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Coronavirus In Ohio: State Confirms 836 Cases In Nursing Homes

Doug Steele (left) and his son Matthew enjoy a visit at the Cincinnati facility where Doug lives prior to restrictions due to the coronavirus.
Courtesy of Matthew Steele
Doug Steele (left) and his son Matthew enjoy a visit at the Cincinnati facility where Doug lives prior to restrictions due to the coronavirus.

Nearly 10% of the state's confirmed cases of COVID-19 in Ohio are in long-term care facilities such as nursing homes and assisted living communities. Some residents and staff are among the dead. 

The state says it will shed light on more informationabout the spread of coronavirus in nursing homes, but some data - like the number of deaths - will remain hidden.

Matthew Steele’s father Doug Steele lives in an assisted living community near Cincinnati after having a stroke a few years ago.

Steele said he’s gotten regular calls about testing and was notified when the first case of COVID-19 was found in the facility. But he says the calls have slowed down since.

“They said, 'We’re going to pause on letting you know every time we get a positive test because we know that there are going to be more,'” Steele said. “'And we’ll share with you what we’re doing. And if your loved one is exhibiting symptoms we will call you right away and let you know,' but that we wouldn’t be getting regular updates every time they got a positive test.”

A nursing home near Seattle was one of the first fatal hotspots of the coronavirus early in the pandemic in the U.S. So those who have family members living in long-term care facilities, and those who are working in them, have been on high alert for a while.

Pete Van Runkle of the Ohio Health Care Association, representing more than 2,000 nursing homes, assisted living facilities and other similar residences, said nursing homes are trying to communicate accurate information.

“Our members want to make sure that everybody is aware and that rumors and innuendo doesn’t start flowing around. They need to hear the true situation and what the facility is doing to safeguard everybody else when there has been a positive case,” Van Runkle said.

While Van Runkle said most facilities in his organization have been communicating with family members, soon those notifications will be required, because of an order from Gov. Mike DeWine. The governor said these cases may not be public records.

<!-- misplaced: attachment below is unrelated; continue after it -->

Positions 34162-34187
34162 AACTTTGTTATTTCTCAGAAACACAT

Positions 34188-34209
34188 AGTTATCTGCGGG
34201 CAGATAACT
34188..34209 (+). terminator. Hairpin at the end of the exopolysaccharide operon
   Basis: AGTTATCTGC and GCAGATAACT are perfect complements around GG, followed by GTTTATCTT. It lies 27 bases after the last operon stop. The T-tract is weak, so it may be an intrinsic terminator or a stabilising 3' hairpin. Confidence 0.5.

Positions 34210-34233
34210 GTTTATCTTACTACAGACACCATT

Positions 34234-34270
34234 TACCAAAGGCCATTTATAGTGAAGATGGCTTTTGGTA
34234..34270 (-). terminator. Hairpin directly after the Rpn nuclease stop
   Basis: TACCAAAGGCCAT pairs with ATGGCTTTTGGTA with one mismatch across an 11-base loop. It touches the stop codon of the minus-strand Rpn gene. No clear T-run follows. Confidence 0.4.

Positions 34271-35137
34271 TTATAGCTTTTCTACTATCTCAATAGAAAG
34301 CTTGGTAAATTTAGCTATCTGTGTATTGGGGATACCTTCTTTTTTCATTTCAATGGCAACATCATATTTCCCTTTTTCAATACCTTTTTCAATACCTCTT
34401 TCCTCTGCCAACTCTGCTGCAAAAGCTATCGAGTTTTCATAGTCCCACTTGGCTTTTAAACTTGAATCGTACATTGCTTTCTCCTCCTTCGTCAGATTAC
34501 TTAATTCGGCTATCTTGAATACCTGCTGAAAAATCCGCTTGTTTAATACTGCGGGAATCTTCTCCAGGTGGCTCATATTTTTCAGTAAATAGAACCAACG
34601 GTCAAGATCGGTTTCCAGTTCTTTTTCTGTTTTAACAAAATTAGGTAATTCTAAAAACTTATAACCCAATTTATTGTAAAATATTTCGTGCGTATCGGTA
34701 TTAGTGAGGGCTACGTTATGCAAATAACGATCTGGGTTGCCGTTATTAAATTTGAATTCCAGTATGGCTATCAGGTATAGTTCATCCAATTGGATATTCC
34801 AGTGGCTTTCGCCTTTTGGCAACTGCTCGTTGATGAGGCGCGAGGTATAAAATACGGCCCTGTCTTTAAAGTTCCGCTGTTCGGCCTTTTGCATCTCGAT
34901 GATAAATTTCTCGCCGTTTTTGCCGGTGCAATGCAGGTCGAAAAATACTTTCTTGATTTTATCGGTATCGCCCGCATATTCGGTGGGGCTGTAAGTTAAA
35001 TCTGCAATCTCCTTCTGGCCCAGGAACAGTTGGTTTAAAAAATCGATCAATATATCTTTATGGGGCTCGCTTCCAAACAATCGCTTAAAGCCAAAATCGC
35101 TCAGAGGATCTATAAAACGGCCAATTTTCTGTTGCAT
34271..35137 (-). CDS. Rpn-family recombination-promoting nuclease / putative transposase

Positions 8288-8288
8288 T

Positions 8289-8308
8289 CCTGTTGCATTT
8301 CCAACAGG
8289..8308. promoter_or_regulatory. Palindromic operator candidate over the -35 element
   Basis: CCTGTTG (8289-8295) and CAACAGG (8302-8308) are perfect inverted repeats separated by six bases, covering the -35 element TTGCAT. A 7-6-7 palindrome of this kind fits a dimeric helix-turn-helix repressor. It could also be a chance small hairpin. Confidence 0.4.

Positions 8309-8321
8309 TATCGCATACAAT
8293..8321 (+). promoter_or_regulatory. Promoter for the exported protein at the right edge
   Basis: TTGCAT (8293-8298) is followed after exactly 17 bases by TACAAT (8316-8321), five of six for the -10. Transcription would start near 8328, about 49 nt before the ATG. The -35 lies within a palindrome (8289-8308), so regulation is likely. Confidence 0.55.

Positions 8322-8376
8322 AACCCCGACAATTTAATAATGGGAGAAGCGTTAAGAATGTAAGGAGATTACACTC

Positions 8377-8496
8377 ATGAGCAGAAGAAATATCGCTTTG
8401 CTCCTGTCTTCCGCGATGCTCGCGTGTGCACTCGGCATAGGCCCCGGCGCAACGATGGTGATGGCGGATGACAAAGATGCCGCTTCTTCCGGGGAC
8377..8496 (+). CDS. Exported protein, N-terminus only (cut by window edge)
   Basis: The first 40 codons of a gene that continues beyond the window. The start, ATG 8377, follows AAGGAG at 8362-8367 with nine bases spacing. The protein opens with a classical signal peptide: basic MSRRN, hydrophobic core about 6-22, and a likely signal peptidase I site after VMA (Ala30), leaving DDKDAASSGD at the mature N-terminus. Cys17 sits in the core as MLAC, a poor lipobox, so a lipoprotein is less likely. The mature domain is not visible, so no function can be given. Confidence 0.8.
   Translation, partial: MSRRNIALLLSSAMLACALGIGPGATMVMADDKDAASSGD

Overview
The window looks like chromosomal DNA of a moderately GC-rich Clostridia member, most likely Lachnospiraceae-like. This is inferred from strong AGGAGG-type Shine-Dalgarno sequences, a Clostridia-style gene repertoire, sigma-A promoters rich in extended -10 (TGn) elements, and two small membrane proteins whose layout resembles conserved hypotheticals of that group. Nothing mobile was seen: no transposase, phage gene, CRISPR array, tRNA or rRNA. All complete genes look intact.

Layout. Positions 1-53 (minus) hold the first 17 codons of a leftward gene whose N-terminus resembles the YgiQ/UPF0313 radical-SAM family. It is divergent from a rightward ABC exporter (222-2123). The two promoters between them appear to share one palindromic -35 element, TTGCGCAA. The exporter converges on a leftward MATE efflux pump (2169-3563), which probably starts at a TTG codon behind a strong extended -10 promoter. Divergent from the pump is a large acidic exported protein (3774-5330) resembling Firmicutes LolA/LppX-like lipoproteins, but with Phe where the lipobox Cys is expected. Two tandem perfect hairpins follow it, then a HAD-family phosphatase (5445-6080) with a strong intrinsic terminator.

“What I made was a policy decision,” DeWine said. “It wasn’t a legal decision. It was a policy decision that came from my heart and that is that people have a right to know what’s going on in a nursing home.”

The state is also requiring nursing homes to notify the Ohio Department of Health of positive coronavirus tests.

Van Runkle said most nursing homes have tried to be transparent about what’s happening because they have lost staff members to COVID-19.

“I know that there have been some cases where they have passed away, yes,” Van Runkle said.

He also confirmed there have been deaths among residents, too.

“Yes – we’ve had hundreds of deaths in Ohio and some of those have been folks living in facilities,” Van Runkle said.

Van Runkle said nursing homes want to be a higher priority for testing, saying congregate settings where people tend to have worse outcomes should be top of the list.

As of Thursday, the Ohio Department of Health reports that 836 of the state's more than 7,600 confirmed coronavirus cases have been residents at nursing homes and long-term care and residential facilities. The disease has spread to 107 nursing homes in 31 counties.

But Health Department director Amy Acton said with such limited testing available, she says they’re trying to test judiciously, prioritizing health care workers and the sickest patients.

“We are doing testing in nursing homes, but sometimes based on the history that is being taken there," Acton said. "They might do one or two or three cases, know they have it and say, ‘We know we have it.' So it's a very individual nursing home situation."

Steele said he has confidence that the state is concerned about the safety of nursing home residents and staff, and he’s pleased with the actions of the facility where his father lives.

“Now, does that mean that I have supreme confidence in our ability to keep them all protected? I’m not sure that I can say that just based on what I see and the availability of resources,” Steele said. “We can’t just create tests so that we can just test every resident in every one of these facilities, which is what I wish that we could do.”

The state’s COVID-19 websitewill now include names of nursing home, assisted living and long term care facilities where positive coronavirus cases have been found, just as the Ohio Department of Rehabilitation lists the prisons where the virus has been discovered.

However, the state won’t list the total of deaths of residents or staff from nursing homes and long term care facilities.

Do you have questions about the coronavirus in Ohio? Ask below as part of our Curious Cbus series.